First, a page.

The Lord has done great things for us (sermon on Ps. 126)

And God stepped out on space
And he looked around and said
I’m lonely
I’ll make me a world

So begins ‘The Creation’, that famous poem by James Weldon Johnson, which ends with the creation of man, which portrays a God who contemplates the vast expanse of interstellar space, and says

I’m lonely
I’ll make me a world

A God who dreams up a world so bright and beautiful and good—too good to last against the perils of temptation. A God who watches in sorrow as Adam and Eve eat the fruit, who walks in the garden at the cool of the day and says

I’ll make me a world

And so outside of the garden, he tells his beloved creation how to live, to be in a world where pain and death exist.

But soon, Abel lies dead, and violence runs rampant until, of those people made from clay, there are only a few who remember God’s dream. And so the waters cover the earth, and recede and a rainbow appears in the sky as God promises

I’ll make me a world

So Abraham and Isaac and Jacob and Joseph wrestle with this God and this dream, the dream that will outnumber the stars in the sky and bring rulers to their knees in the face of these wandering nomads, beloved of God, provided for even in drought and plague.

So they go to Egypt. But the Egyptians have forgotten Joseph and his God and this dream, and so God says

Let my people go
so I can make me a world

And in the face of this dream, the waters of the Red Sea part, water gushes from the rock, manna falls from the heavens, the tablets of stone invite God’s beloved into this dream of justice and abundant life.

God beckons an unruly people into the promised land saying

I’m gonna make me a world

It didn’t last for long, by all accounts—whether Deuteronomy was a dream or a short-term reality, soon there were judges and then kings: some glorious, some forgotten. And God’s beloved forgot, again and again, turning to Ba’al and earthly rulers for comfort, peace, security.

And as the tattered shards of God’s dream were carted off to Babylon, God through the prophets, prophesied that the ancient ruins shall be built up, that those who mourn in Zion shall have garlands instead of ashes, and God took the remnant of the people of Israel and Judah by the hand and said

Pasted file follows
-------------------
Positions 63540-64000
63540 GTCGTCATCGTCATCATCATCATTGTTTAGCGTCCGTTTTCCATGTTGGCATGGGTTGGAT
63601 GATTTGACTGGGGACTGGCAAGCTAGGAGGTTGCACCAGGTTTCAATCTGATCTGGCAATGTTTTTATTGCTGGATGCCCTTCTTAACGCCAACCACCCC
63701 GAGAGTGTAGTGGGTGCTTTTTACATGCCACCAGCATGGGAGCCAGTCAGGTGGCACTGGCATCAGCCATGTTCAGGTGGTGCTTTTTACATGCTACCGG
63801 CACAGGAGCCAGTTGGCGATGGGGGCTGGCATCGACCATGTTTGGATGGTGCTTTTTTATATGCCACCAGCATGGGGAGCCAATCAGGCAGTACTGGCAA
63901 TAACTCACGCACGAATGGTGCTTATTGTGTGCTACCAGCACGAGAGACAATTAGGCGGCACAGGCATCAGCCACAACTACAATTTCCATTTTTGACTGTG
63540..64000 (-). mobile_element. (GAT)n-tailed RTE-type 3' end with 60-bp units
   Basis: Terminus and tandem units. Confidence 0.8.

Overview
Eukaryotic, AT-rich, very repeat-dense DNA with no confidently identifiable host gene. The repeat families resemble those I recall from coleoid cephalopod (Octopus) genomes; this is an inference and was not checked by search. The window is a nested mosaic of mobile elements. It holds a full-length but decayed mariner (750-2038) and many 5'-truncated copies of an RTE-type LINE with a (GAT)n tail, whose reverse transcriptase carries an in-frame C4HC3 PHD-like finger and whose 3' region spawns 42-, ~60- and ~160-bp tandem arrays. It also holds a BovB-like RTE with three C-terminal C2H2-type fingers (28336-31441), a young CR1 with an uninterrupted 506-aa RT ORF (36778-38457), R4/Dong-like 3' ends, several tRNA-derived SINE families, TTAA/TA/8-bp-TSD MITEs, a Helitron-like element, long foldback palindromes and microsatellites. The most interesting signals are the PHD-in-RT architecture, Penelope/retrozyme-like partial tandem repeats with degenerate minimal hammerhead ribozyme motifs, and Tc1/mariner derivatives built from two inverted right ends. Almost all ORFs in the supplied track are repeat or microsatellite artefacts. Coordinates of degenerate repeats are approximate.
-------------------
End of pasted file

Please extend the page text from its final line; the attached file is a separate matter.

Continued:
I’ll make me a world.

When the Lord restored the fortunes of Zion, they were like those who dream. In this world, this dream of God, the people returned and the temple was rebuilt, the law was reestablished and there was great rejoicing, and then the Bible tells us very little for the next hundreds of years…

until a man clothed in camel’s hair, a man named John, appeared on the banks of the Jordan as a witness to God’s dream. And through this voice crying in the wilderness, God says to these ruled-over and captive people

I’m lonely
So prepare the way
Because I’m gonna make me a world

But God’s dream of beating swords into plowshares and uniting the whole world to himself was not, is not, a world of judges and kings and warfare and poverty. Amidst the joy and repentance and excitement on the banks of the Jordan, the gathered crowd forgot, forgot this dream, and eagerly awaited a Messiah like the earthly kings, like David of old.

And God chuckled, and sent a baby, born in straw and among shepherds, and said

I’ll make me a world

And the Word became flesh and lived among us, full of grace and truth, the grace and beauty and goodness of God’s dream from that garden so long ago. The Word became flesh and lived and died and rose for each of us because God said

I’m gonna save me a world

Two thousand years of prophets and saints and sinners and God making and remaking this saved world, and we still find ourselves here this Advent, waiting for the coming of Christ. We still find ourselves waiting for, longing for our savior who will turn the world right, who will make this dream of God a perpetual, eternal reality.

On this third Sunday of Advent, we may find ourselves praying ‘O Come O Come Emmanuel’, and wondering where God is. Where is this Lord who has done great things for us before? Where is our God now?

If this salvation history, our lineage of faith, is anything to go by, the answer to this question is that God is among us, inside of us, knocking at the door of our homes and hearts, saying

I’m lonely
I’m gonna make me a world

but I can’t do it
without you, my beloved child

The Lord can indeed restore our fortunes and turn tears into songs of joy

And so on this third Sunday of Advent
Christ stands before you
Your home
Your heart
Wherever you may find yourself this year
and says
I’m gonna make me a world.
We’re gonna make this dream real
Will you join me?

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